Autoloading For Code Organization

composer autoload

Autoloading helps us to organize our code in a clean fashion. This makes it easier to understand how all of the pieces fit together. In fact, I would go as far as to say that code organization is half the battle. With the introduction of Composer to the PHP community, we now have a way to handle code organization like never before. As we know, Composer is The Dependency Manager for PHP. In addition to dependency management, Composer also provides efficient autoloading for us. We’ll explore autoloading in this tutorial now.


In our dependency injection for beginners tutorial, we built up a suite of classes to help us win the FIFA Soccer world championship. We had a Country, some Players, a Team, and many supporting methods and properties to accomplish our goal. We actually constructed our little application in a very top down procedural style. That is to say, we had one big PHP file that kind of looked like this.

  • Class 1
  • Class 2
  • Class 3
  • Client code / Implementation of classes.

This is perfect for learning and tutorial style applications. We can very quickly view everything that is happening in one simple PHP file. If you would like to build a larger application however, this approach will begin to fail pretty quickly. Maybe you have ten or fifteen classes to account for, and many lines of code in your client to implement. One PHP file is not going to cut it in this case. The convention is actually to create one class per PHP file. From there, your client can either include the needed classes or autoload them for use. Let’s try to break our prior application into a proper organization with autoloading.


The /root directory

We can start with the root directory. In this directory, we will have our client code in the index.php file, in addition to a source directory which holds our classes. Inside the source directory are the following three files.

/root/source/Country.php

/root/source/Player.php

/root/source/Team.php

/root/index.php

In our root directory we also have our client code which looks like this.

When we try to run our program, things are not looking good!

Fatal error: Class ‘Team’ not found in C:\wamp\www\root\index.php on line 3

include the Needed Class Files

You might be thinking, well that is an easy fix. We just need to include the needed class files like so.

When we run this, everything does work just fine.

include class files

There is a better way however, and that is to make use of autoloading with Composer. Manually including files is not going to scale, and will lead to trouble down the line. Let’s see how to fix this with Composer.


Autoload With Composer

From here on out, we’ll assume you already have Composer installed. If you don’t, go ahead and install now before proceeding. With Composer installed, we can navigate to our project root using the terminal. In our case that is C:\wamp\www\root> If you’ve never used Composer before, simply type composer to see what is available to us.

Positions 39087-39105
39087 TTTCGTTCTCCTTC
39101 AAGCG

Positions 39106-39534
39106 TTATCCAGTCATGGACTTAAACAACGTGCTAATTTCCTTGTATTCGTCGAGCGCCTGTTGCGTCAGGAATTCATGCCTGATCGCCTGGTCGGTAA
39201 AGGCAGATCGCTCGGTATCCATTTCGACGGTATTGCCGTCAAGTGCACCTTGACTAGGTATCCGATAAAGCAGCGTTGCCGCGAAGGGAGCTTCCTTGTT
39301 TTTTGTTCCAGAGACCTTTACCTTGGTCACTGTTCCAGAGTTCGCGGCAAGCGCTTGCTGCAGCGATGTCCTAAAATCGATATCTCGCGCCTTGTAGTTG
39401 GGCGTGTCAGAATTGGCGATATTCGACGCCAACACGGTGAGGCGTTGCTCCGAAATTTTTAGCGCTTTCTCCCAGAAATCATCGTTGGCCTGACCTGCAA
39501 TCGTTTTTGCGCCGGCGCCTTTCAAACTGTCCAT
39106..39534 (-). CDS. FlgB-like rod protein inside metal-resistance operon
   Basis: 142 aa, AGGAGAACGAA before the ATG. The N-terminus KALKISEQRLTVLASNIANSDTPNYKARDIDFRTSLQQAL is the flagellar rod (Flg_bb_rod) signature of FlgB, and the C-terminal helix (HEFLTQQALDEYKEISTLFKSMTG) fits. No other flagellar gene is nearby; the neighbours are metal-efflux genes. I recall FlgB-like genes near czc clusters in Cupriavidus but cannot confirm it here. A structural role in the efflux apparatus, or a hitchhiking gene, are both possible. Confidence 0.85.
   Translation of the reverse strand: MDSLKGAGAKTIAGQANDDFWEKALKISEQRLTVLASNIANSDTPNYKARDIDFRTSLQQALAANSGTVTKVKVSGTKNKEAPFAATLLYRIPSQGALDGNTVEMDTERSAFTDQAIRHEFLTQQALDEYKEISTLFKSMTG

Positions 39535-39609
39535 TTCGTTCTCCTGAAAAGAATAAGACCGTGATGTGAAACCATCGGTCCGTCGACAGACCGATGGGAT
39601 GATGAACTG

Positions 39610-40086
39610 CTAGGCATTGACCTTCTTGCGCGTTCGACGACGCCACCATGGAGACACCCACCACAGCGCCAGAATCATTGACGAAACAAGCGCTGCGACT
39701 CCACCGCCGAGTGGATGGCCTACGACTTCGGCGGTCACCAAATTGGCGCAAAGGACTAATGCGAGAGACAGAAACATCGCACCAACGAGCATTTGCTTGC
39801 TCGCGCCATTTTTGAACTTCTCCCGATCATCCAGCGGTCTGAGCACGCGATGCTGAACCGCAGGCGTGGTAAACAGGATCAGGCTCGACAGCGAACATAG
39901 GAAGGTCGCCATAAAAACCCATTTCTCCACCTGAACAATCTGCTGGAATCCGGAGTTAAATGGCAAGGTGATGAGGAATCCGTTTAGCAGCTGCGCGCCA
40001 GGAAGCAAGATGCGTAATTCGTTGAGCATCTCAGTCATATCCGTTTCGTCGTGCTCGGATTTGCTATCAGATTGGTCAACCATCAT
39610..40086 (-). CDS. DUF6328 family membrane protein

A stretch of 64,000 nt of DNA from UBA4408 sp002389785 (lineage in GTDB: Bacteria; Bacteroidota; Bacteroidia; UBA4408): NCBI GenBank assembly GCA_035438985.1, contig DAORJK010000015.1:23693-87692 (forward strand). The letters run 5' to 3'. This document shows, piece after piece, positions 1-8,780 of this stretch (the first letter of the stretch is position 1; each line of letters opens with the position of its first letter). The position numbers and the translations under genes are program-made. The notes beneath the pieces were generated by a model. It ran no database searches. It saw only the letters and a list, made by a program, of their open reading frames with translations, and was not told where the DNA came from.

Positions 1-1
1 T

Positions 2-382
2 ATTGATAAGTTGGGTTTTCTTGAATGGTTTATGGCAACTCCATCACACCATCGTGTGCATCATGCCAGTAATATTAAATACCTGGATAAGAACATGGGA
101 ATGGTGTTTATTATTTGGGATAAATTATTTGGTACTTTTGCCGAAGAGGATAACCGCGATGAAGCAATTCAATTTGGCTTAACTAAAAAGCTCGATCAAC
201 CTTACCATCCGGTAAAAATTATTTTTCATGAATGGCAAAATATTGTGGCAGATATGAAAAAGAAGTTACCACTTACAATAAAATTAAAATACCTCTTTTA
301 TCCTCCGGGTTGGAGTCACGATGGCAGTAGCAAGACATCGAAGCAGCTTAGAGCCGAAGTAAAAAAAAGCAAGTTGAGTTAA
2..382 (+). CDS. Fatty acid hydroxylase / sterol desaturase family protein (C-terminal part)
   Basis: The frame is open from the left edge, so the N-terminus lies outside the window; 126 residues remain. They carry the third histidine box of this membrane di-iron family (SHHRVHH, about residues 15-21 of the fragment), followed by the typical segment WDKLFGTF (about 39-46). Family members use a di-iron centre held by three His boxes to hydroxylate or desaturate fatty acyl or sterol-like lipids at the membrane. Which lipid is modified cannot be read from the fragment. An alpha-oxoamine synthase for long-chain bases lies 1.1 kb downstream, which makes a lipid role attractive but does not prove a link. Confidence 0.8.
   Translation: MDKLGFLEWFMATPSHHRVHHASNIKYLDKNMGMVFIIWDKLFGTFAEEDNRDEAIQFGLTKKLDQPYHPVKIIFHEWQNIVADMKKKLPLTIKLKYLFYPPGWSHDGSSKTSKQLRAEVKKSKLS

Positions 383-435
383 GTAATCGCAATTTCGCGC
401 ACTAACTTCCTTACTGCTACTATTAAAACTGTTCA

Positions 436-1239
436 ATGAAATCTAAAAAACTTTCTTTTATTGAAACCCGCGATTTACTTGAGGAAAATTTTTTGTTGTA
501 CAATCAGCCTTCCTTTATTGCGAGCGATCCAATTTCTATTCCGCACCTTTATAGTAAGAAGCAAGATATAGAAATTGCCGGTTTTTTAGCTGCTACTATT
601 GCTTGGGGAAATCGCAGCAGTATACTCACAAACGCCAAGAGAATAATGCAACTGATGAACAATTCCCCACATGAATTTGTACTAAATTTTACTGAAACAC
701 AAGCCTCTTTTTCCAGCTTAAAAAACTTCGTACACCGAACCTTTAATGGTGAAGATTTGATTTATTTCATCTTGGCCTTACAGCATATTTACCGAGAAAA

We need a composer.json before anything else, so that init command looks good to us. This command will take you through the process of creating a project using a composer.json file. For the purposes of this tutorial, it will create a lot you don’t need, so once you have your composer.json, simply edit it so you only have an empty file containing the { and } characters, then run composer install which will generate the autoload.php file we need. In fact, a few things are now created in our project, let’s see.


/root

Note we now have a vendor directory in our root.
root directory

 


/root/vendor

As well as a newly created autoload.php file
autoload file

 


/root/vendor/composer

And finally, some various supporting files for Composer.
root vendor composer directory

 


Behold! The Autoload File!

Configure PSR4

We’re almost there. First we need to configure the composer.json file for PSR4 autoloading.

Once you declare your namespace, you’ll need to run composer dump-autoload in order to generate the proper autoloading files. Let’s see.

autoload_psr4.php

Include the Autoloader

Recall that the index.php file lives in the root of our project. Note that in a prior step, we simply used three include statements to make use of the three classes we need to run our application. At this point, we are no longer using multiple include statements, but we will need to include the autoloader file just one time in our client code so that it will automatically load any class we need. In addition, we will add use statements for the Team, Country, and Player classes. We can update our client code like so.

This is perfect, but when we try to run our application, we get an error of: Fatal error: Class ‘Myapp\Team’ not found in C:\wamp\www\root\index.php on line 9. This is because we had set a namespace of Myapp. If we declare a namespace via PSR4, we need to make sure to update our class files to make use of those namespaces.

Update Class Namespaces

This is super easy. All we have to do is add namespace Myapp; to the top of our Class files.

/root/source/Country.php

/root/source/Player.php

/root/source/Team.php

Now, when we run the client code, we are right back to our championship winning ways.
include class files

Composer Autoloading Summary

Composer is the best thing in the world for PHP developers. In this tutorial, we took a look at just one aspect of what makes Composer so great, and that is it’s ability to generate robust autoloading components for your application. With this newfound skill, you can better organize and scale your applications no matter how many class dependencies it might have.